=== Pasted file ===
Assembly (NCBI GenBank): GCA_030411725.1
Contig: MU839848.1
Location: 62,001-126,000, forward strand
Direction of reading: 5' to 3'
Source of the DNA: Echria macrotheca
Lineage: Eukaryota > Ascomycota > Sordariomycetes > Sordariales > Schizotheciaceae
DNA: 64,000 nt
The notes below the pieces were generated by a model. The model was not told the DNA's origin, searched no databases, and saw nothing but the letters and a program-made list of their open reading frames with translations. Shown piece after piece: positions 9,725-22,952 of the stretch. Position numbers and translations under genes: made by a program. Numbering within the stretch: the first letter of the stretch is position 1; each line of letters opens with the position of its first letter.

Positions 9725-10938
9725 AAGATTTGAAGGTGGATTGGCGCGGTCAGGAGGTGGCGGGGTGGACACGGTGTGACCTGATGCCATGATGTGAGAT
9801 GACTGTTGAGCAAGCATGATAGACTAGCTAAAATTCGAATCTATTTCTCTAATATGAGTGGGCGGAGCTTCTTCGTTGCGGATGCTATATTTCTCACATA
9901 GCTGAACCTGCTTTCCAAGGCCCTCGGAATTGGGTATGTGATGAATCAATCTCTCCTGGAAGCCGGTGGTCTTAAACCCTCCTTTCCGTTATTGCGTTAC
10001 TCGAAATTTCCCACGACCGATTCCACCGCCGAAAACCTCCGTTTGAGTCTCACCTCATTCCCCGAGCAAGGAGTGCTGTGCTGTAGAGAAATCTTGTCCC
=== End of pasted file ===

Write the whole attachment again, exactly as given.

Assembly (NCBI GenBank): GCA_030411725.1
Contig: MU839848.1
Location: 62,001-126,000, forward strand
Direction of reading: 5' to 3'
Source of the DNA: Echria macrotheca
Lineage: Eukaryota > Ascomycota > Sordariomycetes > Sordariales > Schizotheciaceae
DNA: 64,000 nt
The notes below the pieces were generated by a model. The model was not told the DNA's origin, searched no databases, and saw nothing but the letters and a program-made list of their open reading frames with translations. Shown piece after piece: positions 9,725-22,952 of the stretch. Position numbers and translations under genes: made by a program. Numbering within the stretch: the first letter of the stretch is position 1; each line of letters opens with the position of its first letter.

Positions 9725-10938
9725 AAGATTTGAAGGTGGATTGGCGCGGTCAGGAGGTGGCGGGGTGGACACGGTGTGACCTGATGCCATGATGTGAGAT
9801 GACTGTTGAGCAAGCATGATAGACTAGCTAAAATTCGAATCTATTTCTCTAATATGAGTGGGCGGAGCTTCTTCGTTGCGGATGCTATATTTCTCACATA
9901 GCTGAACCTGCTTTCCAAGGCCCTCGGAATTGGGTATGTGATGAATCAATCTCTCCTGGAAGCCGGTGGTCTTAAACCCTCCTTTCCGTTATTGCGTTAC
10001 TCGAAATTTCCCACGACCGATTCCACCGCCGAAAACCTCCGTTTGAGTCTCACCTCATTCCCCGAGCAAGGAGTGCTGTGCTGTAGAGAAATCTTGTCCC